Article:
Milcom Monitoring Post Profiles
- What are Emergency Action Messages (EAM)?
- Ron Perron Mil/Gov Call Sign - Update 1 June 2018
- UFO Milsat Program
- Fleetsatcom System
- UHF 225-380 MHz Milcom Spectrum Holes: Updated 24 July 2019
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- DoD Air Refueling Frequencies - Update 15 Jul 2016
- COTHEN HF Network – Update 2 April 2020
- Monitoring the Civil Air Patrol Auxiliary Update 10 Sep 2016
- US Coast Guard Asset Guide - Update 23 April 2019
- The Spectrum Monitor e-Zine Milcom Column Index - Update 7 Oct 2019
- The Milcom MT Files (1998-2013) Articles Index
Tuesday, March 04, 2008
Tanker contract award announced
WASHINGTON (AFPN) -- Secretary of the Air Force Michael W. Wynne and Vice Chief of Staff of the Air Force Gen. Duncan J. McNabb announced the selection of Northrop Grumman as the winner of the KC-X competition for development and procurement of up to 179 tanker aircraft for approximately $35 billion.
The initial contract for the newly named KC-45 is for the system design and development of four test aircraft for $1.5 billion. This contract also includes five production options targeted for 64 aircraft at $10.6 billion.
"The tanker is the number one procurement priority for us right now," General McNabb said. "Buying the new KC-45A is a major step forward and another demonstration of our commitment to recapitalizing our Eisenhower-era inventory of these critical national assets. Today is not just important for the Air Force, however. It's important for the entire joint military team, and important for our coalition partners as well. The KC-45A will revolutionize our ability to employ tankers and will ensure the Air Force's future ability to provide our nation with truly Global Vigilance, Reach, and Power.
"It is the first step in our critical commitment to recapitalize our aging fleet to move, supply and position assets anywhere. In this global Air Force business, the critical element for air bridge, global Intelligence, surveillance and reconnaissance and global strike is the tanker," he said.
The KC-45A will provide significantly greater air refueling capabilities than the current fleet of Eisenhower-era KC-135 Stratotankers it will begin replacing. For example, it will be able to refuel Air Force and Navy aircraft on every flight. These aircraft have different systems for receiving fuel and today, KC-135s must be set up for one or the other before takeoff.
The KC-45A will be equipped for both systems on every flight and also will have connections for wing pods. When wing pods are installed, it can refuel two probe-equipped aircraft, such as those flown by Navy and many allied aircrews, at the same time. The KC-45A can even be refueled in flight by other tankers.
The KC-45A also will have defensive systems that allow it to go into dangerous environments that tanker aircrews currently have to avoid. It will also supplement the airlift fleet by carrying cargo, passengers and medical patients in a secondary role.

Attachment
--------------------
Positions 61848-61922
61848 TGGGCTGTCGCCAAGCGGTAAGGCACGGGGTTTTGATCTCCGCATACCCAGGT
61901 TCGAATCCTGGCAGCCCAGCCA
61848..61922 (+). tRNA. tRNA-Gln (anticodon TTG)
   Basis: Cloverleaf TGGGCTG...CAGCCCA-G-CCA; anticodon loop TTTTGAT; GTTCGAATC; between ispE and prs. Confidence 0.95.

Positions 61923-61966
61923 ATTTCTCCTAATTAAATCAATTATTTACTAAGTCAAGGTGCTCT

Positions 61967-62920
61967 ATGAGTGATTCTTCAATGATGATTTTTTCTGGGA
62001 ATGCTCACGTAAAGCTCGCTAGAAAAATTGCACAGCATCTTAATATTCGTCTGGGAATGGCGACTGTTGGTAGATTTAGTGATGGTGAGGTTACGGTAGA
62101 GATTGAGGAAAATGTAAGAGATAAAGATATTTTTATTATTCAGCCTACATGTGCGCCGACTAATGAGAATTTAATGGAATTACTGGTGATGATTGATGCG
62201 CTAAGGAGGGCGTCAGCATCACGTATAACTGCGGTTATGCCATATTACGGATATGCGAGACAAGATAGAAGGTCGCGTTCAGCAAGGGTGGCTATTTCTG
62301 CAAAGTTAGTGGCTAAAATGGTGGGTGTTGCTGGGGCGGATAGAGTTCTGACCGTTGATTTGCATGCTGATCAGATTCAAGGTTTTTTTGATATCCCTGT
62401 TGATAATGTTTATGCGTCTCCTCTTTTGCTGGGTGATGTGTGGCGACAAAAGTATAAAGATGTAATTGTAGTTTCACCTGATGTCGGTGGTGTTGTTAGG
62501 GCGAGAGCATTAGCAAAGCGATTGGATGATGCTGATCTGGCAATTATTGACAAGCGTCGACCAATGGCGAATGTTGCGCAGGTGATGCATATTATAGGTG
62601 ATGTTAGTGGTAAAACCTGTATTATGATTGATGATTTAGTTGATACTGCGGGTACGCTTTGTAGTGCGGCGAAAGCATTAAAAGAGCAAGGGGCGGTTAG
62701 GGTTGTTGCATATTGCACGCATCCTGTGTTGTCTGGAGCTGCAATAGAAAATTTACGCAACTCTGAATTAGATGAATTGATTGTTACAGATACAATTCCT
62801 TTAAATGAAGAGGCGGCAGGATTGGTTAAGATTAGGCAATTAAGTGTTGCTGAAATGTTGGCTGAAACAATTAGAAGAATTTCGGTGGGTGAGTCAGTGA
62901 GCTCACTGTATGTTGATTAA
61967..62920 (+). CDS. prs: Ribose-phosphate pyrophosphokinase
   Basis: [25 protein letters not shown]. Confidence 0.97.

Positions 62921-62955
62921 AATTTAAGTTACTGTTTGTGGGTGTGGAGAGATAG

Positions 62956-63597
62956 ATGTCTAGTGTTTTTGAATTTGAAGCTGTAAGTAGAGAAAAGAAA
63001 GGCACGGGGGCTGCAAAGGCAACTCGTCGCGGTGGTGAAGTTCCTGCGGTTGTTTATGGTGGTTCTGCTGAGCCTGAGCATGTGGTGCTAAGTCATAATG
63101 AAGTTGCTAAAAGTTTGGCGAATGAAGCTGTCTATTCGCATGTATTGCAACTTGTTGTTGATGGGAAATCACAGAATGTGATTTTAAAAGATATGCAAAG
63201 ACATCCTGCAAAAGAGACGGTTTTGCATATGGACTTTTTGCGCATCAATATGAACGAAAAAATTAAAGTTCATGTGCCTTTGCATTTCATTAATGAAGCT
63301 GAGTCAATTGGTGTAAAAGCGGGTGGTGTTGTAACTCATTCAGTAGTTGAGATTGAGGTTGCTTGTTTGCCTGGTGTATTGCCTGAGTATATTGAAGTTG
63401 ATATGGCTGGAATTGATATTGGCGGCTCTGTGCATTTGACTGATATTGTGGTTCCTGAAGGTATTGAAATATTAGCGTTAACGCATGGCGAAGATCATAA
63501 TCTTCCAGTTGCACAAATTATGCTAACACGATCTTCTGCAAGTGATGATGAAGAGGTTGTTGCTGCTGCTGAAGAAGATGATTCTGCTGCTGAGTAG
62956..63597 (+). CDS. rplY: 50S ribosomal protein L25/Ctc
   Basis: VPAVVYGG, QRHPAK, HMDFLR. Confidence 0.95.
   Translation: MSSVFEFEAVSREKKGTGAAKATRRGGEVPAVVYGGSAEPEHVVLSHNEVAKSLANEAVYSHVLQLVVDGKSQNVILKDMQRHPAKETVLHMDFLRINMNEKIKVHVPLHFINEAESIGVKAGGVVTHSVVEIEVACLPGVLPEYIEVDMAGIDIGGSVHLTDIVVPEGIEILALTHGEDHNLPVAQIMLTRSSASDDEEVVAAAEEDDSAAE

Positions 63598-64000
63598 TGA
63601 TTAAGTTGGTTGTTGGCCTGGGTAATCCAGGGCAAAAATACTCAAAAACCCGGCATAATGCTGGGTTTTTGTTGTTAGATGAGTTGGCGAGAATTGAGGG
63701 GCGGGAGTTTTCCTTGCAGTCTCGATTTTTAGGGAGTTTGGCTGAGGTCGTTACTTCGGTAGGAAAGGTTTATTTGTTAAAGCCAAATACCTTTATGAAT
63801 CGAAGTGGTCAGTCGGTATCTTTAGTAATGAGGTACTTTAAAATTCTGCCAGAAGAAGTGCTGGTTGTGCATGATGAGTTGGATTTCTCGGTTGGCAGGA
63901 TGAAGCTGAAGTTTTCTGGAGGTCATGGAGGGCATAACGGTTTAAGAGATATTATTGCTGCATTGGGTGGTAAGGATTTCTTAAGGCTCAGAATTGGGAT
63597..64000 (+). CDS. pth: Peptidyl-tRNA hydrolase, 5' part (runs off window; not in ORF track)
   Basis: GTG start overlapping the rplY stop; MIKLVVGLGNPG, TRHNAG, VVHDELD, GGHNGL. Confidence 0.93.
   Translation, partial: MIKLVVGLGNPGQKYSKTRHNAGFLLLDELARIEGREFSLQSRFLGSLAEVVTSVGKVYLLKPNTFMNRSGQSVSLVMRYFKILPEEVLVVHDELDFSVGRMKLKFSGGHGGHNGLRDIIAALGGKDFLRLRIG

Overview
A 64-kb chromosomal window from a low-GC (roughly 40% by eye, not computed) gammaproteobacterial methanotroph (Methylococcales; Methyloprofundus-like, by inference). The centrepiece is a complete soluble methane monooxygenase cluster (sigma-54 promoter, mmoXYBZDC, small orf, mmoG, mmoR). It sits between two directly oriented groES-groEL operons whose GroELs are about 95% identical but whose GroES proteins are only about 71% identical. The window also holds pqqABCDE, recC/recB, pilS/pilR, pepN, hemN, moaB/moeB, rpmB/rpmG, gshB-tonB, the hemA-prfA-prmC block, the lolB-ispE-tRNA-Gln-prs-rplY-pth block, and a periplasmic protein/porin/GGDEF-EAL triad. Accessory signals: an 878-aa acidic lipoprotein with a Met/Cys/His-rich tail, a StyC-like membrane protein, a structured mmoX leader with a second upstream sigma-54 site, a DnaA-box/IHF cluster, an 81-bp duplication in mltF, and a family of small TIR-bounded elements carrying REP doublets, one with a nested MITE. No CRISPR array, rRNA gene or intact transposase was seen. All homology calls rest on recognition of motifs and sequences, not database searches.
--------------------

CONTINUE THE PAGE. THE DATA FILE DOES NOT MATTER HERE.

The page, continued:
The KC-X source selection used a "best value" determination to select a winner based on five factors: mission capability, proposal risk, past performance, cost/price and an integrated fleet air refueling assessment -- performance in a simulated war scenario. These five factors were developed after consulting with industry and were finalized prior to starting the competition. Considered together, these grading criteria ensured the Air Force maximized the capability delivered to the warfighter while optimizing the taxpayers' investment.
Air Force officials followed a carefully structured process, designed to provide transparency, maintain integrity and promote fair competition. Air Force officials met with offerors on numerous occasions to gain a thorough understanding of their proposals and provide feedback on their strengths and weaknesses. Officials also provided insight into government cost estimates throughout the process instead of waiting until the post-decision debrief. The competitors indicated they've been very pleased with the degree of communication.
The evaluation team comprised experts covering a broad spectrum of specialties from acquisition to operations and was hand-picked from across the Air Force and other government agencies.
As part of the process, Air Force officials will now provide a written notice to both the selected and not-selected and offer to provide a debrief on their bid proposals. To maintain the integrity of that process, officials will be unable to provide additional information about the proposals and contract.
"Today's announcement is the culmination of years of tireless work and attention to detail by our acquisition professionals and source selection team, who have been committed to maintaining integrity, providing transparency and promoting a fair competition for this critical aircraft program," Secretary Wynne said. "Through these efforts, we believe we will provide a higher-value resource to the warfighter and the taxpayer."